A remarkable collection of 18th and 19th-century American "naive" paintings -- among them the choicest remaining works in the unparalleled collection of the late Col. Edgar William and Bernice Chrysler Garbisch -- has been bequeathed to the National Gallery of Art.
The bequest includes the famous anonymous picture of a yellow-eyed bodyless cat swallowing a bird and one of the finest versions of "The Peaceable Kingdom" by Edward Hicks. It caps a series of Garbisch gifts that, since the first in 1953, have provided the Gallery with one of the finest collections of naive (once called "folk" or "primitive" paintings to be found in any American museum.
Already there are 265 Garbisch paintings at the Gallery, where a changing display drawn from their collection is permanently on view.
"Their generosity has made the Gallery's collection of early American folk paintings one of the best," said John Wilmerding, curator of American art. "What this new gift will do is make it preeminent."
Bernice Garbisch was a daughter of Walter P. Chrysler, a founder of the Chrysler Corp. Her husband, a former All-American football player at the U.S. Military Academy, was a corporate executive. He died, after a long illness, last Dec. 14. She died the next morning. He was 80, she was 72. In three weeks they would have been married for 50 years.
What is now acknowledged as the special charm, the innocence and humor of American folk paintings was not widely recognized when Col. and Mrs. Garbisch began their collection after World War II. They eventually acquired some 2,600 pictures. A number of the best were given to museums. Many of the less important eventually were sold. "They rigorously weeded out the worst things," said Wilmerding.
The executors of the Garbisch estate only this week made public the bequest, and the Gallery does not yet know exactly what works it will get. It is known that the gift includes a number of Garbisch favorites, pictures that have hung for years at Pokety Farms, the 18th-century mansion on their 60-acre estate near Cambridge on Maryland's Eastern Shore.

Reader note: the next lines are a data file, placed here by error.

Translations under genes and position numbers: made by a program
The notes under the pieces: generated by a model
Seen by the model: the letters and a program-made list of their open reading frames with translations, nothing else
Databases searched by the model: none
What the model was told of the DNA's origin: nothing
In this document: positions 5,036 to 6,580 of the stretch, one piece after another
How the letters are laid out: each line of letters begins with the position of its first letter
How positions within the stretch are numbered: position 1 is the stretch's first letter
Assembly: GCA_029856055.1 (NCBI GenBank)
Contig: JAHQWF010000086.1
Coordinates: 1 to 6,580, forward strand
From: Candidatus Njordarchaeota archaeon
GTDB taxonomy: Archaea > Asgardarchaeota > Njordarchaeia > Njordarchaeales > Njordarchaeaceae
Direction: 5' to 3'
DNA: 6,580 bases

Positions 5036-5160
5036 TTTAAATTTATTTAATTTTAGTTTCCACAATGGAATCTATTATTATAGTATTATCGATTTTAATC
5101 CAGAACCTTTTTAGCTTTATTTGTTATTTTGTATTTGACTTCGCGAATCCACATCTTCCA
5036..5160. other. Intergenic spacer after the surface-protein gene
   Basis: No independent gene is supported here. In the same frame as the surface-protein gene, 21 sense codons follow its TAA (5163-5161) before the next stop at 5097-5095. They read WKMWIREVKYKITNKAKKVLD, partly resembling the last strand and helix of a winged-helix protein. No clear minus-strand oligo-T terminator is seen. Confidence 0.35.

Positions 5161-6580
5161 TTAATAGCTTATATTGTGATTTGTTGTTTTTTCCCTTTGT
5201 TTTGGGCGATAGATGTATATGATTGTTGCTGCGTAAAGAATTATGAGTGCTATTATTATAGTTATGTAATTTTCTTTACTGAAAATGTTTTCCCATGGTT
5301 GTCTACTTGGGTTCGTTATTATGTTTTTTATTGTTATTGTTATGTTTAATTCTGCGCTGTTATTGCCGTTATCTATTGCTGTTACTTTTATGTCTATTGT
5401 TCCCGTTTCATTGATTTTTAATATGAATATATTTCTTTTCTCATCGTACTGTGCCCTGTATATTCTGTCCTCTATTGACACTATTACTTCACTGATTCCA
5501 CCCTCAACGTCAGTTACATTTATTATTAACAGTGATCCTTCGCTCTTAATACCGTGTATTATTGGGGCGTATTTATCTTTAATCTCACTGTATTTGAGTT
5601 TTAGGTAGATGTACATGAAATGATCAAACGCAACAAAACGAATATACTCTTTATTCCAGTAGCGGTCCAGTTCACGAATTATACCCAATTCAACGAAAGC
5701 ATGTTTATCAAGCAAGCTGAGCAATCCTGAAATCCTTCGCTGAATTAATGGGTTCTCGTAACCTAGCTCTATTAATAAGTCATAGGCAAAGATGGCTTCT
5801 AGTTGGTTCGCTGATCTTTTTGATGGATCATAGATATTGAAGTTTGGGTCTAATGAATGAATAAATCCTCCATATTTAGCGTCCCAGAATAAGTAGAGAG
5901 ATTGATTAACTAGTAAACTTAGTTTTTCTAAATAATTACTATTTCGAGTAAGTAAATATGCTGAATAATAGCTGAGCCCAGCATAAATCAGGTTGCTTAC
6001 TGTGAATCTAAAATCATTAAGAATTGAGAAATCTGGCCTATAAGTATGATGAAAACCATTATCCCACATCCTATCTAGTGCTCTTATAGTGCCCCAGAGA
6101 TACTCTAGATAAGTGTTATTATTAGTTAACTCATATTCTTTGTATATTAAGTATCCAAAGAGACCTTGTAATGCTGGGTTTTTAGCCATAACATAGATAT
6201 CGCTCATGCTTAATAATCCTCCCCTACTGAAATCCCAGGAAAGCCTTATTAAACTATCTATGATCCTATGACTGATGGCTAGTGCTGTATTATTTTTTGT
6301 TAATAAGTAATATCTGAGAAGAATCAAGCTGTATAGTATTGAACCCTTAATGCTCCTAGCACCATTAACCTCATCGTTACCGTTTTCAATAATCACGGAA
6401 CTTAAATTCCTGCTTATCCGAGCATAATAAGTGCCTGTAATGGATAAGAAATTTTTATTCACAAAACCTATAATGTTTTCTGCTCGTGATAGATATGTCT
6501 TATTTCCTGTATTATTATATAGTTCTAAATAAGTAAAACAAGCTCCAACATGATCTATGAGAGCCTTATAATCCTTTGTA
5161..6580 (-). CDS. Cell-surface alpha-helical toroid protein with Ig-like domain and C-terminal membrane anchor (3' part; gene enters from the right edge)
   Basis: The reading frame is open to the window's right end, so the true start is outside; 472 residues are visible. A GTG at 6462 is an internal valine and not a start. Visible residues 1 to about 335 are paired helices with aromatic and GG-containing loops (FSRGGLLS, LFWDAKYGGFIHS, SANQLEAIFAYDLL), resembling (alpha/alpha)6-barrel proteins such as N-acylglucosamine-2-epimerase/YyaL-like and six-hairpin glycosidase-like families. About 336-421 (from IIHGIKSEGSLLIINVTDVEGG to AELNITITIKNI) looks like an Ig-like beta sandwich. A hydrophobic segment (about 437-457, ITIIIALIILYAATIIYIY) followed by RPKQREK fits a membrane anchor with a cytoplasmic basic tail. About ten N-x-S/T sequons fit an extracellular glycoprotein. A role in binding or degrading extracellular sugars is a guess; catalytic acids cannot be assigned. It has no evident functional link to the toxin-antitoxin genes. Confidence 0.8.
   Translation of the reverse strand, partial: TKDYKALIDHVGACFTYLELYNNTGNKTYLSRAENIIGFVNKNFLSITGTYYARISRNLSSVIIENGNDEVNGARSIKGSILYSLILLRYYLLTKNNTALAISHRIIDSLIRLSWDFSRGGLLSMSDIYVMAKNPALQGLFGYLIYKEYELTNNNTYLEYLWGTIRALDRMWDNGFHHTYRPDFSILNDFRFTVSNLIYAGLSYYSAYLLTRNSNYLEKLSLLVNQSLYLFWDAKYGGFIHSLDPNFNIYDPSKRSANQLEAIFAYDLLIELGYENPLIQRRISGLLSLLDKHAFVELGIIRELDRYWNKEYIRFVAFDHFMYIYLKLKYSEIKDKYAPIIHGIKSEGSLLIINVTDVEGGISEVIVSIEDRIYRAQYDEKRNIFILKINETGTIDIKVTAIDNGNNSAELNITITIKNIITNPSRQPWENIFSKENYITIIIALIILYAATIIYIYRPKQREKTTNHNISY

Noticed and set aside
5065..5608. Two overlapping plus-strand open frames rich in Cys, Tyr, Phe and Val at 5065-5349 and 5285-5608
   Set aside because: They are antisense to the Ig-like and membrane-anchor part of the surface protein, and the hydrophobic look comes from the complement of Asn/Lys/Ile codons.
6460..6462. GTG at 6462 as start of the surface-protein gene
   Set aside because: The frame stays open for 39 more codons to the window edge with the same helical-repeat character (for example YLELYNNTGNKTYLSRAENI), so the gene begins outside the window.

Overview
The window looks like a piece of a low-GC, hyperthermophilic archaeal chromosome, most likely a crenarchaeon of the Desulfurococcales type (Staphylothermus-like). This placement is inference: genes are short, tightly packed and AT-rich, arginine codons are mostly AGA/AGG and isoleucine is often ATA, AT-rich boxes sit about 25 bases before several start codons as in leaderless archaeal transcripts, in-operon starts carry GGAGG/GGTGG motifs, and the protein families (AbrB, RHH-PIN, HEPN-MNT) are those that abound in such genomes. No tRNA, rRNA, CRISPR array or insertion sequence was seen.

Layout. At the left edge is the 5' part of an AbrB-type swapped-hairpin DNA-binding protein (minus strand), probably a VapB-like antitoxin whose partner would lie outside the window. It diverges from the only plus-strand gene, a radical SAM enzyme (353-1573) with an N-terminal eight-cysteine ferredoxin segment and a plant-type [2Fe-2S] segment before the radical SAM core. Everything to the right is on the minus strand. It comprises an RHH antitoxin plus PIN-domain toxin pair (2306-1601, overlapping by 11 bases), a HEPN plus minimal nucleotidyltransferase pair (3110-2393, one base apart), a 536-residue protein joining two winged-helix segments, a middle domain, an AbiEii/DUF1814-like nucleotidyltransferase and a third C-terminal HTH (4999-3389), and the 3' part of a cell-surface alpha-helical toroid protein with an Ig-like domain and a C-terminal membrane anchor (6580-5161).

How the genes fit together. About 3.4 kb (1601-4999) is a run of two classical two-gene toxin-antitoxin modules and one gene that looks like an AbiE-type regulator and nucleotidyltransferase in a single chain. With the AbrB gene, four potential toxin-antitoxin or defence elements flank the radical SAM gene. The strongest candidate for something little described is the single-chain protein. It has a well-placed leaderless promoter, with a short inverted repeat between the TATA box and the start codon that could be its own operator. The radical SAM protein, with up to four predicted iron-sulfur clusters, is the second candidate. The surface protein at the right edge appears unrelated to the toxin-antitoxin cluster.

The painters they collected include Ammi Phillips, Rufus Hathaway, Erastus Salisbury Field and other naive artists who, though long neglected, are widely known today.
Though the Garbisches distributed many of their American pictures to the Gallery, the Metropolitan Museum of Art, the Baltimore Museum of Art, the Chrysler Museum at Norfolk and other institutions, they formed a second collection of impressionist and post-Impressionist European pictures that is not to be sold.
Forty-two paintings -- by Cezanne, Degas Picasso, Van Gogh and other masters -- will be auctioned in New York in May. They are expected to fetch more than $10 million, a figure that would make the sale, at Sotheby Park Bernet, the second most lucrative in history, surpassed only by the $34-million Robert von Hirsch auction in London in 1978. Pokety Farms and its contents also will go under the hammer in May.